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Web CMS History

History of Content Management systems


In 1999 web sites were just coming of age and users were able to read relevant news content on web sites. The most applauded feature was that anyone could post an article in one of several "centers" or sections of the site that related to a specific area of information.


In December 2000, sites were being redesigned  to a "skinnable" allowing different colors for each site section, and CSS used for visual design elements. Site layout was still done in tables.  "Centers" were renamed, more intuitively, "Categories."

Adrian "aardvark" Roselli wrote in-depth about processes and concepts behind w.e.o 1.0 and 2.0 designs in the book Usability: The Site Speaks For Itself (glasshaus, 2002. Holzschlag and Lawson, Ed.).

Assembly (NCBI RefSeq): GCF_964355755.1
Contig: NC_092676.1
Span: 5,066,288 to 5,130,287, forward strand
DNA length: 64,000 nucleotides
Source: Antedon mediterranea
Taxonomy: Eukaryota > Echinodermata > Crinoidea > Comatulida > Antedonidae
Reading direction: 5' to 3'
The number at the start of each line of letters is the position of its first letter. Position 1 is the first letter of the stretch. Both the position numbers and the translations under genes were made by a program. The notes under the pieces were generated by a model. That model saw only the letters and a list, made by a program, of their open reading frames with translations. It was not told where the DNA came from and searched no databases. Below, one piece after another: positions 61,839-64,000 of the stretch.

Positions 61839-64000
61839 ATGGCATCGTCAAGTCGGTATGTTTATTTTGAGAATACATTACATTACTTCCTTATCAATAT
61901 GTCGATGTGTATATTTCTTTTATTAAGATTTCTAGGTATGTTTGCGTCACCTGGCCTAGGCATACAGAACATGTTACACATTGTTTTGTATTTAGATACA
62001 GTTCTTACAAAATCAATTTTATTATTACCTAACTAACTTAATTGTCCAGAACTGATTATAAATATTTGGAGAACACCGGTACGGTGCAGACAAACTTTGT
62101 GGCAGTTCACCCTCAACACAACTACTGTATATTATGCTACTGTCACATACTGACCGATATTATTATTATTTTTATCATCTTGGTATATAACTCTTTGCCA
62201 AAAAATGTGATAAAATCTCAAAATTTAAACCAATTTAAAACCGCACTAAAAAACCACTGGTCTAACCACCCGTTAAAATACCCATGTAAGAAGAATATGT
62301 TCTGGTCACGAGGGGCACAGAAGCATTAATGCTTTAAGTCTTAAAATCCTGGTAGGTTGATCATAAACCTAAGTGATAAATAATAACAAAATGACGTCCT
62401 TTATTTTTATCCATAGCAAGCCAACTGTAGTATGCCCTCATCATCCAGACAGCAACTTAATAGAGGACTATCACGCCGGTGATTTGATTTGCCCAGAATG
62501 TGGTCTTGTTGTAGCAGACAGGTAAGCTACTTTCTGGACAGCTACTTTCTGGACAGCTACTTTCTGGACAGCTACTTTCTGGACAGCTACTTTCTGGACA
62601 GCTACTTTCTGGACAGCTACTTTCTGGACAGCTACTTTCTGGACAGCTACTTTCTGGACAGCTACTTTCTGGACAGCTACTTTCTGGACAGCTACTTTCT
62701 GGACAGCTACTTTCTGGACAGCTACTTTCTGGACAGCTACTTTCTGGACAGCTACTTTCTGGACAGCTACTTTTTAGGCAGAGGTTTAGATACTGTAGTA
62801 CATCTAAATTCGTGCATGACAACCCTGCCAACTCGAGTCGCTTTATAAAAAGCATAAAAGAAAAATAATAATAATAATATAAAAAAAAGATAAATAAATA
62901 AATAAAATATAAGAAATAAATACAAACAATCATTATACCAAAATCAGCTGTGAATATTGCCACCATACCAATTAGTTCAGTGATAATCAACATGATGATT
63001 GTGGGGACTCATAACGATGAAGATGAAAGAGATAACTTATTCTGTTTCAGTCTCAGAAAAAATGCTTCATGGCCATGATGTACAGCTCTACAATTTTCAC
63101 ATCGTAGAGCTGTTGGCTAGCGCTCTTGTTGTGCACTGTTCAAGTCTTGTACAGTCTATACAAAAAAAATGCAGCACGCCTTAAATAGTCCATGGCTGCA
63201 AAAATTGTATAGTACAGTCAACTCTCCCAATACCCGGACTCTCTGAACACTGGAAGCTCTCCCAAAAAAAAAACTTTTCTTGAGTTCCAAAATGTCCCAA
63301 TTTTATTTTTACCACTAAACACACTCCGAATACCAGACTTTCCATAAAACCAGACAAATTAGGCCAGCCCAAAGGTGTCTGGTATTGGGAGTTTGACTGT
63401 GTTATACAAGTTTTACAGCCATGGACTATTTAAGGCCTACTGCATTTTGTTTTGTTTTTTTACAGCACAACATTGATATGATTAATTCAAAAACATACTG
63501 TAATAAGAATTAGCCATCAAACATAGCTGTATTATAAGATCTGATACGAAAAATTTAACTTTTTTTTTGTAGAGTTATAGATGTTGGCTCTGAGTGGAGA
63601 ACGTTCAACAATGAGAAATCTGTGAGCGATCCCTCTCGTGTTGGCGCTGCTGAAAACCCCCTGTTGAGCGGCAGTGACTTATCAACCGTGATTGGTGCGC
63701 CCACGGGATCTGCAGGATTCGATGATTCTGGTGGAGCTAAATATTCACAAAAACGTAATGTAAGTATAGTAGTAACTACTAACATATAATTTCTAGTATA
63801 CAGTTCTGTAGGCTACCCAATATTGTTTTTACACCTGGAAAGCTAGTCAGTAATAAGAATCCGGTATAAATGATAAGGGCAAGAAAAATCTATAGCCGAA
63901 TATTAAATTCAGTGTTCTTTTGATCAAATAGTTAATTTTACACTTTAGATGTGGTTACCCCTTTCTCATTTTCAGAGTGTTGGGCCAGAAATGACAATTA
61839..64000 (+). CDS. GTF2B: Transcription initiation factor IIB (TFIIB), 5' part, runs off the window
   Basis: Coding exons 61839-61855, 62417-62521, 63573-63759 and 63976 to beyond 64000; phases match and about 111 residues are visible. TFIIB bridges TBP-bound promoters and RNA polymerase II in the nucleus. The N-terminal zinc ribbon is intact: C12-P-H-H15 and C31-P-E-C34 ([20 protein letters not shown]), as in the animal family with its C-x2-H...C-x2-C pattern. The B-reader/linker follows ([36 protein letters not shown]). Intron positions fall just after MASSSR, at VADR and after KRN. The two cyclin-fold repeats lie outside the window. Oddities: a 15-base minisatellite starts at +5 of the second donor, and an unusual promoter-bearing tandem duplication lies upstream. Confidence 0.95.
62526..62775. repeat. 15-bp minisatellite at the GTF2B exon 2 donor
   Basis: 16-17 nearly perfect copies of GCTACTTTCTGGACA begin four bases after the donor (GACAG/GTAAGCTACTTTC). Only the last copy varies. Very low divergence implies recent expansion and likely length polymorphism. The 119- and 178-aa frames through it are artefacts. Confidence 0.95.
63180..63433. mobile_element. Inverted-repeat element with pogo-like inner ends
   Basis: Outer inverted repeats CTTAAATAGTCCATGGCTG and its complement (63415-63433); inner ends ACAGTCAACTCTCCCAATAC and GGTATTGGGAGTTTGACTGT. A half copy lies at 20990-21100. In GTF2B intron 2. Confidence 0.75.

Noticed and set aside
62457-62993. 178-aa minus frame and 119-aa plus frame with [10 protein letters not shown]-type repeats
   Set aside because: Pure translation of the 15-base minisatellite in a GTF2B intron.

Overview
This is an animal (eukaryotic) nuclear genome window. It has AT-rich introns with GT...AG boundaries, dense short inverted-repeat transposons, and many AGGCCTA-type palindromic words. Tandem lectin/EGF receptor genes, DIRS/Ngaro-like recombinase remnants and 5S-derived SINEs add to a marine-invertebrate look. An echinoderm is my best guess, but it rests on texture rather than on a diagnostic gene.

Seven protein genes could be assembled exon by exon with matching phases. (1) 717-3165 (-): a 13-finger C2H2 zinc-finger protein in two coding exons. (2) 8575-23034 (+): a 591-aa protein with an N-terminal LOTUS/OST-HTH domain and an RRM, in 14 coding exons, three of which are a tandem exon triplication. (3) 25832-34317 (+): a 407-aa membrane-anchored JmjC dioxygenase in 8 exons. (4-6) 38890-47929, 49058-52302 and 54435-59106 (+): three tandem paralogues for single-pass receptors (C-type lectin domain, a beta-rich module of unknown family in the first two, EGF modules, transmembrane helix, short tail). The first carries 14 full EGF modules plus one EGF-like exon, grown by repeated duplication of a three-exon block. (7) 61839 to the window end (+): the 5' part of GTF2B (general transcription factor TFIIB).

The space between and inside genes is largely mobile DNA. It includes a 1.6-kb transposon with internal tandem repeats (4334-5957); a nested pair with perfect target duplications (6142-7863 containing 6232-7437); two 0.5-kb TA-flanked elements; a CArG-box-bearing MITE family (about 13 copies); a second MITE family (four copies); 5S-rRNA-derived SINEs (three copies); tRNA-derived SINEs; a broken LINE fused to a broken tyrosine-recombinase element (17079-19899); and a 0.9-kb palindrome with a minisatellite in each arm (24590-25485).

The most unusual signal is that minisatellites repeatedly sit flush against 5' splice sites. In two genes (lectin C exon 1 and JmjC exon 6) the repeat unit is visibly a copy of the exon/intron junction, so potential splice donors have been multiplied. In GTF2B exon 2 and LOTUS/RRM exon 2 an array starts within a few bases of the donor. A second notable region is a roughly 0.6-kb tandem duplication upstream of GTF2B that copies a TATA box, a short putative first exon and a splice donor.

Public domain programs popped-up, now CMS like,  MySQL/Drupal , systems could now be done by anyone.


Originally many content management systems were built in Cold Fusion over an Access database running on Window NT; later were migrated to Linux/Oracle/Cold Fusion, or then to Win2k/MSSQL/Cold Fusion. The CMS engines were developed and maintained by coders in different parts of the world, with the occasional community-building "code-fests."


You’ve probably heard of popular content management systems such as Drupal, WordPress, Movable Type, Joomla!, E107 and Textpattern, but if you want to try a platform that’s a little less main stream – check out these excellent alternatives. 

 10 Promising Content Management Systems